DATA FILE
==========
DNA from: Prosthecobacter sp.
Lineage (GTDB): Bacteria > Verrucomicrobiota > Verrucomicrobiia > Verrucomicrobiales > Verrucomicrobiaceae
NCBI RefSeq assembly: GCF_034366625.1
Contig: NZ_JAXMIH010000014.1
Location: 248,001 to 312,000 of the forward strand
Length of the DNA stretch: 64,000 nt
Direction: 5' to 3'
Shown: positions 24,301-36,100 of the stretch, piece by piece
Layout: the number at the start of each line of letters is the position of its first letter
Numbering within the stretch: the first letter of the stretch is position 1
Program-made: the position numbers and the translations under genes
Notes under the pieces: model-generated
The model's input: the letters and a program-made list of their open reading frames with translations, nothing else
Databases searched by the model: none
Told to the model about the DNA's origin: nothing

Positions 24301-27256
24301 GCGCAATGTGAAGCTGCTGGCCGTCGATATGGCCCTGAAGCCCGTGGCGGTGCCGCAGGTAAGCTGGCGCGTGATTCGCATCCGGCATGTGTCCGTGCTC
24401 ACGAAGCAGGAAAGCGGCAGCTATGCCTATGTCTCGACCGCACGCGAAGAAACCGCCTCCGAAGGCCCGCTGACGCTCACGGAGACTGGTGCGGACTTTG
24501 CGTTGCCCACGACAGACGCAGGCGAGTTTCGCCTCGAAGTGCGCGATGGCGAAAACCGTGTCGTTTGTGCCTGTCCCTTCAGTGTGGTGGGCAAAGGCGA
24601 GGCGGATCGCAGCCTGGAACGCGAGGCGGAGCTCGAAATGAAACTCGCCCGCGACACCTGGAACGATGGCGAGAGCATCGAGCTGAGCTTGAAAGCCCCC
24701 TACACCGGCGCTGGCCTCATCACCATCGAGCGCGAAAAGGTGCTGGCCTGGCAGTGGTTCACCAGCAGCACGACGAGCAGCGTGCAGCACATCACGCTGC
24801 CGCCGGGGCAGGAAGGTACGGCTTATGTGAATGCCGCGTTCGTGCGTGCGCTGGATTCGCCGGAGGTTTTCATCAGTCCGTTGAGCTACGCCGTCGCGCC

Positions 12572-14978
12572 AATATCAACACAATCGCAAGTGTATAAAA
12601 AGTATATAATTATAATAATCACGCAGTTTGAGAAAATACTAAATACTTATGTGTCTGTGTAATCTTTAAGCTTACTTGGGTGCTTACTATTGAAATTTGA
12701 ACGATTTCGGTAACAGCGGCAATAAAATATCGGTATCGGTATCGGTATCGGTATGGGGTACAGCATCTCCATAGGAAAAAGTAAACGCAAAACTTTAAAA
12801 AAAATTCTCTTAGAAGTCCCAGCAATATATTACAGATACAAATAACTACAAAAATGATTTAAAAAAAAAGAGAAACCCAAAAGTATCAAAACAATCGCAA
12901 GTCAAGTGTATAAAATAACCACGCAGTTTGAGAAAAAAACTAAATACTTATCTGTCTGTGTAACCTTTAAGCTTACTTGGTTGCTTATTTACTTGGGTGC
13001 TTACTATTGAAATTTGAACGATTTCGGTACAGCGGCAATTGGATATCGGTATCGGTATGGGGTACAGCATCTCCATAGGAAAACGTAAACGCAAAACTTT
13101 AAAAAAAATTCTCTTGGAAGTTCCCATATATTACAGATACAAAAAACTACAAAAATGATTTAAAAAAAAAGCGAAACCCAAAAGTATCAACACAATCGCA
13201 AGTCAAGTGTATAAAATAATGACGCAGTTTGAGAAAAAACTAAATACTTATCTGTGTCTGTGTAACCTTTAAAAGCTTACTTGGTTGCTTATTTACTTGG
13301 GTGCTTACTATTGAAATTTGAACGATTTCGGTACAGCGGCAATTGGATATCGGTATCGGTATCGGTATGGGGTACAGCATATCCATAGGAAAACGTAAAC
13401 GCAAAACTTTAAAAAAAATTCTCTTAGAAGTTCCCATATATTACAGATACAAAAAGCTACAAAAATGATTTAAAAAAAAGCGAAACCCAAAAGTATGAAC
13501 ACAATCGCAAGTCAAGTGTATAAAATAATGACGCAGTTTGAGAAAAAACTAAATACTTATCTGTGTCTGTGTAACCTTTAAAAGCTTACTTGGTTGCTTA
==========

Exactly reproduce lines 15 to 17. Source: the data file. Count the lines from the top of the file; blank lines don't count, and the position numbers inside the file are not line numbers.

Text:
Told to the model about the DNA's origin: nothing

Positions 24301-27256
24301 GCGCAATGTGAAGCTGCTGGCCGTCGATATGGCCCTGAAGCCCGTGGCGGTGCCGCAGGTAAGCTGGCGCGTGATTCGCATCCGGCATGTGTCCGTGCTC